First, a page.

* * *
Be Our Patron

 

 

2 Comments

Filed under Garden Writers We Love, Green Poetry

The 6th Annual National Heirloom Exposition!

2017-National-Heirloom-Expo-900x500

Image from CropMobster article.

Also known as The World’s Pure Food Fair. Check it out.

It’s here again—and how I wish I could attend this event! So many other responsibilities have taken precedence this year, but next year . . . I am going to make it happen!

Here’s the lineup:

Over 4,000 varieties of heirloom vegetables showcased – and the farmers will be there!

Over 80 nationally and internationally acclaimed speakers, including Dr. Vandana Shiva and Robert F. Kennedy, Jr.!

Their 3rd annual dahlia show, with “THE most magnificent spectacular colossal blooms EVER seen on display”.  (To dahlia lovers, this is so exciting.)

Here’s the Program Guide.

Ticket info:

Tickets are available at the gate on September 5, 6 & 7, 2017.
Gates are open 9 AM to 9 PM.
One Day Ticket $10 or Three Day Pass $25 (Purchased at the gate) and Children are Free!

I hope you can attend. If and when you do, please leave a comment and let us know how you liked it, your favorite activities and lectures. (Pretty please?)

Until next year . . .

—SK

6 Comments

Filed under Power to the People

Introducing The Monthly Museletter – August 2017

Lunar_libration_with_phase2

“Lunar Libration” by Tomruen, via Wikimedia Commons

Each moon (month) I receive a local newsletter packed with inspiring quotes and links to fascinating topics. Last week, I asked the wise woman who shares it if I could have permission to pass it on to Flora’s Forum readers. She said yes, humbly stating that she was only sharing what she has gleaned from others!

So, here it is: A list of goodies with a focus on the soulful, the beautiful, the green. I’m looking forward to making this a regular feature. Thank you so very much, dear Karla, for sharing! —SK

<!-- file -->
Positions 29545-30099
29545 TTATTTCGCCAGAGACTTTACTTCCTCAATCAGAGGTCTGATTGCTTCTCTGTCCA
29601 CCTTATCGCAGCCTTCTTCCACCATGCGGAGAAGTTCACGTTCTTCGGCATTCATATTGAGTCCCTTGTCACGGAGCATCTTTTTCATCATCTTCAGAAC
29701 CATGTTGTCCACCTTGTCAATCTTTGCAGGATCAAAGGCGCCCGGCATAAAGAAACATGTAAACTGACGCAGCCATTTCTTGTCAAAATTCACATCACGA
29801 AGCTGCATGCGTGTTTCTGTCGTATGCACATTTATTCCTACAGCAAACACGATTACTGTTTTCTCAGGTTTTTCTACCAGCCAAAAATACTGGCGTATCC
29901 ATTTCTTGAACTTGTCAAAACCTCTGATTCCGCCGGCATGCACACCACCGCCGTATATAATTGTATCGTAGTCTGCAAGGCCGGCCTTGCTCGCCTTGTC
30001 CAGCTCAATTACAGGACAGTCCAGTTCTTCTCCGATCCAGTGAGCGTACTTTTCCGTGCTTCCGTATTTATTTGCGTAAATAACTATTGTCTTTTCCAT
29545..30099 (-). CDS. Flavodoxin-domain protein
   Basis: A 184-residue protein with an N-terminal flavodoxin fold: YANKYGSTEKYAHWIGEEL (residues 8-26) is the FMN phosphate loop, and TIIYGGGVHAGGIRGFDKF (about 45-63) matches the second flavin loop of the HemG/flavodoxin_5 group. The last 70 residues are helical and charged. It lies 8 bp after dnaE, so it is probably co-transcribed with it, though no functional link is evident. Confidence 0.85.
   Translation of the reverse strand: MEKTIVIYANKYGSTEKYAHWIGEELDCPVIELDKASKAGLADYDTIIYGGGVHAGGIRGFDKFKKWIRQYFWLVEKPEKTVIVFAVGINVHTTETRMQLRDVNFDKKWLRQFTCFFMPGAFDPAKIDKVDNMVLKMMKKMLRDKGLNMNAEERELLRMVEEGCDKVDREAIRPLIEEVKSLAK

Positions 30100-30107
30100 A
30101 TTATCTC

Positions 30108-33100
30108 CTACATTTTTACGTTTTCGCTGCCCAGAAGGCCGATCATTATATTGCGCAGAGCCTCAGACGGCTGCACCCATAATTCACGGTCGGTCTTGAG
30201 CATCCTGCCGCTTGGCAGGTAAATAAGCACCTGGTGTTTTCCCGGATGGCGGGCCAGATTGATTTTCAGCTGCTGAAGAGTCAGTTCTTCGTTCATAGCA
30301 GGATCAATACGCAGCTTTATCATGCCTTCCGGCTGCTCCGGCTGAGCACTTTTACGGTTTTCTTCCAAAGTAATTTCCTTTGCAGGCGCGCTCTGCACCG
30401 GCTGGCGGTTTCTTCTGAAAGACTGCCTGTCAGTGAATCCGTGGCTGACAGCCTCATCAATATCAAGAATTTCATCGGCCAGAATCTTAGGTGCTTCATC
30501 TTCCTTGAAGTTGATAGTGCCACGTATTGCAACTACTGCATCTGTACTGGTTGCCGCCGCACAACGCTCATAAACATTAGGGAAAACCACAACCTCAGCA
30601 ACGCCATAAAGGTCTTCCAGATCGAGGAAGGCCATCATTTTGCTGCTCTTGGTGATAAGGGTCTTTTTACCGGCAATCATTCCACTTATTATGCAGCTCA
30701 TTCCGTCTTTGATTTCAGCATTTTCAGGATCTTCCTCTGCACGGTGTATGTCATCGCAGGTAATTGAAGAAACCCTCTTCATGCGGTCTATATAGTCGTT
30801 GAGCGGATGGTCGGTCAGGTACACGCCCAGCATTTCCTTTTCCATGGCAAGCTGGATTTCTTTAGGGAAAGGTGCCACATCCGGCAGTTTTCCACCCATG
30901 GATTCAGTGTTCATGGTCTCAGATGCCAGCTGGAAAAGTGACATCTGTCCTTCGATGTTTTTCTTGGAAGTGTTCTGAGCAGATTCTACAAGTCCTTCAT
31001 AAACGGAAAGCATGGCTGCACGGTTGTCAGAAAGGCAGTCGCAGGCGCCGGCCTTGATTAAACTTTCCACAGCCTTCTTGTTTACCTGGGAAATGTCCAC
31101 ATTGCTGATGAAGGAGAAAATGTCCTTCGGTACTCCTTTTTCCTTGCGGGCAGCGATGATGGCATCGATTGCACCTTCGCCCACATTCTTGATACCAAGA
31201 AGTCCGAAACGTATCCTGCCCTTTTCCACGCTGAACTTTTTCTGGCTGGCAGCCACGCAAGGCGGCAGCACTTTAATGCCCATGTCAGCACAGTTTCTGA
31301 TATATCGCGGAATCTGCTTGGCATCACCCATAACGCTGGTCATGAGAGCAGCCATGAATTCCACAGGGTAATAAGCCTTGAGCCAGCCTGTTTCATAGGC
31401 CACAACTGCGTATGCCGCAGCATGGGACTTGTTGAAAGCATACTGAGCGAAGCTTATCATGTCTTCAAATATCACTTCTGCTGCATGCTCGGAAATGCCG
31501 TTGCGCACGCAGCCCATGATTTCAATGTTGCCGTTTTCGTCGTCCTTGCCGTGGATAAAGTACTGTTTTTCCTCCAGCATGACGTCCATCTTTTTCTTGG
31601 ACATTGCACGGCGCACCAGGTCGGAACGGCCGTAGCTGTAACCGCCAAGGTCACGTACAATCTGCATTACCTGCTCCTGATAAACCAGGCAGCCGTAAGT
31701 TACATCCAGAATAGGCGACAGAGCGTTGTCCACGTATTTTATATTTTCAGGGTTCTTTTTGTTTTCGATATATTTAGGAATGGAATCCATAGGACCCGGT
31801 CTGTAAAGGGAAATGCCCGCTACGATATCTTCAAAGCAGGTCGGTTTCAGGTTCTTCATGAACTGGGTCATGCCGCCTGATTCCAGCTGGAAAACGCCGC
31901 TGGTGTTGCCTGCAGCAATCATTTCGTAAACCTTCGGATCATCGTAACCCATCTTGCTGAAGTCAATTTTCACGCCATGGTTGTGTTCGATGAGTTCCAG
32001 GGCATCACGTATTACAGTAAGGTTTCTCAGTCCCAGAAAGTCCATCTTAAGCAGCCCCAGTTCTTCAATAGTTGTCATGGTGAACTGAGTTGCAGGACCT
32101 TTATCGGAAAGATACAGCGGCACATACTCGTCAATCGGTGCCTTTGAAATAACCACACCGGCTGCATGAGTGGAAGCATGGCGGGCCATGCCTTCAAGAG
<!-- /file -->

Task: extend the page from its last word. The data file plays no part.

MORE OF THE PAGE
P. S. If you’re local (Colorado Springs) and would like Karla’s full newsletter that includes local events, you can write her at karlaann45 @ gmail.com.

* * *

My favorite Rumi passage:
RumiQuote_MyMeme

“Every day the garden on this side of the fence erupts with new growth. Runners shoot out in all directions. Vines climb gnarled witch’s poles. Ripe fruit dangles like breasts full of milk. Stems and leaves and stalks and flowers tangle wildly over each other—30 different shades of green. A madwoman’s tapestry with all the threads hanging loose, this garden is lush and damp and fertile as the Goddess’ own crotch.” —Jennifer Weston

Could our utility company build a Janicki Omni Processor for our next sewage/water/electricity facility?—YES! Backed by the Gates Foundation, it turns sewage into clean water, steam & electricity to run itself, and surplus energy to sell (a win/win/win!)

“Unity is diversity embraced, protected, and maintained by an infinitely generous love.” —Richard Rohr

How do these Russian women do “the Floating Dance”? Check it out and see!

“It may be that when we no longer know what to do, we have come to our real work, and when we no longer know which way to go, we have begun our real journey. The mind that is not baffled is not employed. The impeded stream is the one that sings.” —Wendell Berry

“Women are like teabags—you never know how strong they are until they get in hot water.” —Eleanor Roosevelt.

TURNING GUNS INTO GARDEN TOOLS . . . RawToolsinc , started by Mennonite minister here in Colorado Springs, Colorado!

“When you find people who not only tolerate your quirks but celebrate them, be sure to cherish them. Those weirdos are your tribe.” —WildWomanSisterhood on facebook.com

Used as a college text, DRAWDOWN: The Most Comprehensive Plan Ever Proposed to Reverse Global Warming, is written by a host of experts and edited by Paul Hawken. I never buy a book I haven’t read, and only buy “keepers” – this one I knew right away was a keeper.

Need a little Beauty boost ? Check out Faith Nolton’s shamanic art.

ACT FAST! If you’re 62+, you can get a lifetime Golden Age Passport to national parks & monuments for only $10. At this end of August the price is going up to $80 so the time to do this is NOW! Click here for details.  (Comment from SK: This eight-fold increase for those of us under age 62 is infuriating! If anyone knows of a petition protesting this increase, or where to register a complaint, please let me know and I’ll post the link/s here.) Our wise woman contributor noted that locals could get one at Florissant Fossil Beds, but I would call to make sure before making the trip out as there has been very high demand everywhere.